Joshua K. wrote:
Really, the model of communication for the current Internet is "disaspora" -- and you lose a lot more by fighting it than by embracing it.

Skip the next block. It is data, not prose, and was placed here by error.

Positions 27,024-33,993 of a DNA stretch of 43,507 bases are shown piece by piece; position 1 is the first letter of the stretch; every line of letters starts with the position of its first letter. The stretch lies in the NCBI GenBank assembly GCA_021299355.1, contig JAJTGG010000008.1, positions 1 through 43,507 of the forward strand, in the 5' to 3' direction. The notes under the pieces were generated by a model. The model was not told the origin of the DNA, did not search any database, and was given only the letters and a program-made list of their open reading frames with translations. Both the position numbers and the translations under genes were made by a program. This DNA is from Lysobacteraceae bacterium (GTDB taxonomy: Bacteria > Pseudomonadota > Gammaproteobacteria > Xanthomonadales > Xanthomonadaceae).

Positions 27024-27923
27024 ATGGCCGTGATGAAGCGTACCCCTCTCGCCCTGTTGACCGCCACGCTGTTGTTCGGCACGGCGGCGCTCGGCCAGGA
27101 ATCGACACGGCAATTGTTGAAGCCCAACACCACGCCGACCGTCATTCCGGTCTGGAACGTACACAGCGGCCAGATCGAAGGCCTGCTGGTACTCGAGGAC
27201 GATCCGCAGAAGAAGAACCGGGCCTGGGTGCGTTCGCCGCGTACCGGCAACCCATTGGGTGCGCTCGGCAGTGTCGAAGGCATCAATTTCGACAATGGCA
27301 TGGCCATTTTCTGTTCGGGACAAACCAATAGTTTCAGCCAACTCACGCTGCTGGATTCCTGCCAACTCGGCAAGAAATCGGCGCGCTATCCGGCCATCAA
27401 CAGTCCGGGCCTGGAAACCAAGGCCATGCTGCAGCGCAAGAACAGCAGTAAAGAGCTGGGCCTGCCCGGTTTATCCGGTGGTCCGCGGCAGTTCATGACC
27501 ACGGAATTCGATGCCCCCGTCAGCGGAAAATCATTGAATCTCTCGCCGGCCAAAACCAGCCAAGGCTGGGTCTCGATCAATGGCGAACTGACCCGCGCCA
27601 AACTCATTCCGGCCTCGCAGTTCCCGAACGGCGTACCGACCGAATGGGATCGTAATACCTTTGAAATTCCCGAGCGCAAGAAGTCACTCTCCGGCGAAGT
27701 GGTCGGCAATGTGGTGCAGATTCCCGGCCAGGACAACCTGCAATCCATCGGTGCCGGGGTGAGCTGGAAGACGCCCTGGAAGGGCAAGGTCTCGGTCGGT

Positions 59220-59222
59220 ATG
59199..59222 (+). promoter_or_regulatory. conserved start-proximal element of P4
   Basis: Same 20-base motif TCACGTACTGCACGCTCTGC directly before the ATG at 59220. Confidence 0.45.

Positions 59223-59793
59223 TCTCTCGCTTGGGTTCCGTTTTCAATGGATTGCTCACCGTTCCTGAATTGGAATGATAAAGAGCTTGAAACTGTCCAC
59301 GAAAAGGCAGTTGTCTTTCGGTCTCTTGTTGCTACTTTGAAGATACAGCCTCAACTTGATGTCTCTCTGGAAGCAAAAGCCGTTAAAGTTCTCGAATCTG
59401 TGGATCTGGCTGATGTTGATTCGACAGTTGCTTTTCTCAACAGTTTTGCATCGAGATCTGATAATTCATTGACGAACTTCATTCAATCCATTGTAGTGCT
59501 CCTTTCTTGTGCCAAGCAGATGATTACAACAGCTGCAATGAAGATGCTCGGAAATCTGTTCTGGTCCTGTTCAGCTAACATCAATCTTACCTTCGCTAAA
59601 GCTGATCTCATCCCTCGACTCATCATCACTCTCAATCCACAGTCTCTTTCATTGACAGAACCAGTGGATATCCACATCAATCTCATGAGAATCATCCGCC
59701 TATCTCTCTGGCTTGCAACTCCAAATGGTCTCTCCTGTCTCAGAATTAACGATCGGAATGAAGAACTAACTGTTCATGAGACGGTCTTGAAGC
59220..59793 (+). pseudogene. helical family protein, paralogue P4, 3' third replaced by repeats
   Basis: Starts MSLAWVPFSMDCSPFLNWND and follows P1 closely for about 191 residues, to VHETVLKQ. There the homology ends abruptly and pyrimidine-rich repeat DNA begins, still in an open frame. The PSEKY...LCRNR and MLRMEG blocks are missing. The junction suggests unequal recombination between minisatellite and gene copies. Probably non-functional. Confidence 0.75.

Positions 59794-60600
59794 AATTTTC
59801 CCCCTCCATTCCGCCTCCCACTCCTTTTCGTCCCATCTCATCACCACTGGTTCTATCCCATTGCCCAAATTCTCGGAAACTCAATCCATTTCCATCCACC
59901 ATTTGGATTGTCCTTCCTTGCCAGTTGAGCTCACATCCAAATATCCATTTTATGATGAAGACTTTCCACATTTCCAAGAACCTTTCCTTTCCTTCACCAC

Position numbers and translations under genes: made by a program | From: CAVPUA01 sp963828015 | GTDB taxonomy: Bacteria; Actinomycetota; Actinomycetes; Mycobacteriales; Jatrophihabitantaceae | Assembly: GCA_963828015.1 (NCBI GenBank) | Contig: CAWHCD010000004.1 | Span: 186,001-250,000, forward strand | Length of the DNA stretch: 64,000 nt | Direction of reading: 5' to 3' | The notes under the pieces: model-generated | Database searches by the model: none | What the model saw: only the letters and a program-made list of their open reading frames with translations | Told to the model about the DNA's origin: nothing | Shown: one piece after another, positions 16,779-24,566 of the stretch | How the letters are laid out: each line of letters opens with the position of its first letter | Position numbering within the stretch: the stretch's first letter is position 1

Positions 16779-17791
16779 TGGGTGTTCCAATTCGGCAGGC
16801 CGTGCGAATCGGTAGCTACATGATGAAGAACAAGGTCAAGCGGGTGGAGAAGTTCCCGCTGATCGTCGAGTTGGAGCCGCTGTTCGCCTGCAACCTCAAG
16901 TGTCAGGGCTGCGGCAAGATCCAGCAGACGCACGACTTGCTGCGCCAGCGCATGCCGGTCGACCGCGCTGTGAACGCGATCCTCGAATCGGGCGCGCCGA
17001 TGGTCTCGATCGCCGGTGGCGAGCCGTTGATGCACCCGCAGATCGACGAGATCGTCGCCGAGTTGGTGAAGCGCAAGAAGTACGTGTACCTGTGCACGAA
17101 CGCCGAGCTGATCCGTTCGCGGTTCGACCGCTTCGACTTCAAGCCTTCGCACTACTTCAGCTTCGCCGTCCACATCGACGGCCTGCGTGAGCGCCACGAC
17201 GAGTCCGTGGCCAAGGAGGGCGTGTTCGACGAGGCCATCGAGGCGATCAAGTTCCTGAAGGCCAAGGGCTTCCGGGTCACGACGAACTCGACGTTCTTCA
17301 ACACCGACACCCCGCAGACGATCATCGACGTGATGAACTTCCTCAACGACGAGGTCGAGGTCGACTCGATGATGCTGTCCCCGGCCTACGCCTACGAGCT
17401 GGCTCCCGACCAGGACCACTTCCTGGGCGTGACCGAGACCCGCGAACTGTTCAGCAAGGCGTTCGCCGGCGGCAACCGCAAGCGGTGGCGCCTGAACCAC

(I'm assuming you mean "Diaspora", the software.) While you're probably right about social networks in general, I think it makes sense for Looney Labs to maintain their own social centralized network specifically for their games. I can even understand why they'd delegate admin responsibilities for that to some other company like Ning. After watching them struggle with software and hosting issues for more than 15 years, handing that stress off to somebody else must be a relief. When the mailing lists were started in the 1990's email was the future. It's good to see the Looneys moving discussions out of a 20th century model into a 21st century model. I'm concerned about three things, though. 1) Im concerned that other forums I frequent have already started to stagnate and see diminished use. Discussion forums seem to have been an aughties thing. What's next? 2) I'm concerned with having to join yet another web site run by yet another company. Who is Ning, and what do they want? 3) I'm concerned that I'm being left behind. Maybe it's by my own choice, but how many others are simply being lost? -- Elliott C. "Eeyore" Evans eeyore@xxxxxxxx